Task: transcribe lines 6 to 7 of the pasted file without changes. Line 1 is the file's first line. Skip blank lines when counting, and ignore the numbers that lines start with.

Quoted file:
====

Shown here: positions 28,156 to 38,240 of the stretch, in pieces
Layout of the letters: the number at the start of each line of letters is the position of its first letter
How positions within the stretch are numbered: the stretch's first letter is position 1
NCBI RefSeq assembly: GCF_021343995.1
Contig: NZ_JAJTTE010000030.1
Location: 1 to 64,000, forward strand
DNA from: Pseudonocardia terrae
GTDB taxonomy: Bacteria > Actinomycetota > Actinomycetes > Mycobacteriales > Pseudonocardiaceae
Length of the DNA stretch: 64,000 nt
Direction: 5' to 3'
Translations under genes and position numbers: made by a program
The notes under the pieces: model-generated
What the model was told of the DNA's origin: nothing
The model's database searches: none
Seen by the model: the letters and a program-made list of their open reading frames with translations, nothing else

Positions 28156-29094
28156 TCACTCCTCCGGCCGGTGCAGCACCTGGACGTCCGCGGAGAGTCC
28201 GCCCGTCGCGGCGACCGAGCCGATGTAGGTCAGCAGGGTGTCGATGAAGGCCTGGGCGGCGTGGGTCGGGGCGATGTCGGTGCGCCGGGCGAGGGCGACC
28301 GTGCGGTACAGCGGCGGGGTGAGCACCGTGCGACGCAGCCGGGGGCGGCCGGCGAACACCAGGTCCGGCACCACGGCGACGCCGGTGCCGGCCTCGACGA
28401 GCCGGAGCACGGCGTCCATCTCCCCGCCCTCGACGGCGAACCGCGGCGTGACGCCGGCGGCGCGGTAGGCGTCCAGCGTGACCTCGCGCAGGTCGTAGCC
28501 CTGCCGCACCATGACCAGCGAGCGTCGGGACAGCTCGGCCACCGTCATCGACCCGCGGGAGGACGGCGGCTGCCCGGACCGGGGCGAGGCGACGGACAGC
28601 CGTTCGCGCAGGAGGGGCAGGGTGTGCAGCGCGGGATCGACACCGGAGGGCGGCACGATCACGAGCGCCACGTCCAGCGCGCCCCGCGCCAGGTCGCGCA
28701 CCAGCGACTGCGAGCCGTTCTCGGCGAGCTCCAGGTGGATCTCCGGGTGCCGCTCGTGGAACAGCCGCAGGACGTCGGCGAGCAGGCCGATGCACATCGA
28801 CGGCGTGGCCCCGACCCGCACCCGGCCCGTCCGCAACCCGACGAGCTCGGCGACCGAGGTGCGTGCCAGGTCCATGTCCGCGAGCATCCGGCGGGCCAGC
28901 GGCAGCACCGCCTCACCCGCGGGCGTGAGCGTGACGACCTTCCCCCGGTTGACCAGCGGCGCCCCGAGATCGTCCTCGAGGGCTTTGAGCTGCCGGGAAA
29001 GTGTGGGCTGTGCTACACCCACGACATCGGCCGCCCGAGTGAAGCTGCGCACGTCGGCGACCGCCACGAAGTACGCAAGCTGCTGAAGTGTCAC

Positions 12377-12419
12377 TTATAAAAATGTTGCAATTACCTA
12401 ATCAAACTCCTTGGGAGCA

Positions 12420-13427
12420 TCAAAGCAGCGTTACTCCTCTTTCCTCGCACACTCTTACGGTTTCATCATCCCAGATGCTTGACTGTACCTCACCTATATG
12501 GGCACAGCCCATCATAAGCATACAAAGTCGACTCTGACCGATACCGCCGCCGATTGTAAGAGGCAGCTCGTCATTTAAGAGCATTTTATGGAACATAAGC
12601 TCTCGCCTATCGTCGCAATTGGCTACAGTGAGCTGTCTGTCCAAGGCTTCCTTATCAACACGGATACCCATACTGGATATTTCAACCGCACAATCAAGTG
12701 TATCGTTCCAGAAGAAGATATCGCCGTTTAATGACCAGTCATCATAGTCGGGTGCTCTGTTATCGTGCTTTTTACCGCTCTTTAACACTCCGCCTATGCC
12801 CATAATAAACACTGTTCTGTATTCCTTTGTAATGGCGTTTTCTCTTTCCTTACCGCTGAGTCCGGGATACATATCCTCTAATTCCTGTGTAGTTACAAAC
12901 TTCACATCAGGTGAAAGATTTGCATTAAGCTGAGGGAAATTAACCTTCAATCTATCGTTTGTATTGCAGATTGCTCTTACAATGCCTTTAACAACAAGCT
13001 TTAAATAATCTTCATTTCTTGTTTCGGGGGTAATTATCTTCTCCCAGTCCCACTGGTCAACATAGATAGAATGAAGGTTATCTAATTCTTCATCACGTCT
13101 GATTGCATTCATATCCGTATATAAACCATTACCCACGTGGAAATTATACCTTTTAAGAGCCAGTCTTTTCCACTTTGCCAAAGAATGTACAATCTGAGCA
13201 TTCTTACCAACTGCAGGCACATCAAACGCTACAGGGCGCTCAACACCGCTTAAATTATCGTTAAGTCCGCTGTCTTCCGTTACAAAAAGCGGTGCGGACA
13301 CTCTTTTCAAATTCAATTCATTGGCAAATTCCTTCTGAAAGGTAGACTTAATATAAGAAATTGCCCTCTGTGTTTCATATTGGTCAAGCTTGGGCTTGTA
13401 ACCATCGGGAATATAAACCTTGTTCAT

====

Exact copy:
Location: 1 to 64,000, forward strand
DNA from: Pseudonocardia terrae